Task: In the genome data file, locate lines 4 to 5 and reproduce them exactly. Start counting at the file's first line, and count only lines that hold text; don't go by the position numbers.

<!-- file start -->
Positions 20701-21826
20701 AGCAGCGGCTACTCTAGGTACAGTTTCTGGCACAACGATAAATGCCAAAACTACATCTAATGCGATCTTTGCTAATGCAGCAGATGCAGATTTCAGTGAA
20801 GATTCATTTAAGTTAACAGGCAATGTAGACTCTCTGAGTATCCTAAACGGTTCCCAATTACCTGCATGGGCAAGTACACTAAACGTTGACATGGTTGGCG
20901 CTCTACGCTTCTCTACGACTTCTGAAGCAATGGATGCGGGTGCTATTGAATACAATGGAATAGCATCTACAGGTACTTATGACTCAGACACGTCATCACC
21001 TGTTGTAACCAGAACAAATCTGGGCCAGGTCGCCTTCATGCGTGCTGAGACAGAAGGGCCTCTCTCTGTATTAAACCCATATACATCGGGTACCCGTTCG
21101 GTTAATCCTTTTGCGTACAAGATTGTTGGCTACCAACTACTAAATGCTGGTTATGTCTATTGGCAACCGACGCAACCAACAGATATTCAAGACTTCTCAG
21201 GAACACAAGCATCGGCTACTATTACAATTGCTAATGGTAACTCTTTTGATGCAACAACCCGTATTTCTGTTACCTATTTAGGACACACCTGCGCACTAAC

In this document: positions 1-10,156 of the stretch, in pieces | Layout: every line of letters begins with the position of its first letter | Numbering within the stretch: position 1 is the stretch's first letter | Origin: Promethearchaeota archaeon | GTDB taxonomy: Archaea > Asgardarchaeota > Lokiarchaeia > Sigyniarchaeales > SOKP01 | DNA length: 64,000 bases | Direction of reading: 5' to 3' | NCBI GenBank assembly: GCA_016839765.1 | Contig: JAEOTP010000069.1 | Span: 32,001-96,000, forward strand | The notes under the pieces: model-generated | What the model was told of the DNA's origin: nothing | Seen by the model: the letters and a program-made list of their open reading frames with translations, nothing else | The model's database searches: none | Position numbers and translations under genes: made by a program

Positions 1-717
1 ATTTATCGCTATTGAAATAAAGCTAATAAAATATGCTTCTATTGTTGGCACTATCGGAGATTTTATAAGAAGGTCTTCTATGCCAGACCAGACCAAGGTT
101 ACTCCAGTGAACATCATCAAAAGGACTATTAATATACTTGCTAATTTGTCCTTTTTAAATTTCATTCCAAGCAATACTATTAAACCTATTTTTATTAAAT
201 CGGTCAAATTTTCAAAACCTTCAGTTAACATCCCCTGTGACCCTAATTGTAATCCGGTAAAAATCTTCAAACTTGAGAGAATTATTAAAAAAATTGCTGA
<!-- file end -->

20901 CTCTACGCTTCTCTACGACTTCTGAAGCAATGGATGCGGGTGCTATTGAATACAATGGAATAGCATCTACAGGTACTTATGACTCAGACACGTCATCACC
21001 TGTTGTAACCAGAACAAATCTGGGCCAGGTCGCCTTCATGCGTGCTGAGACAGAAGGGCCTCTCTCTGTATTAAACCCATATACATCGGGTACCCGTTCG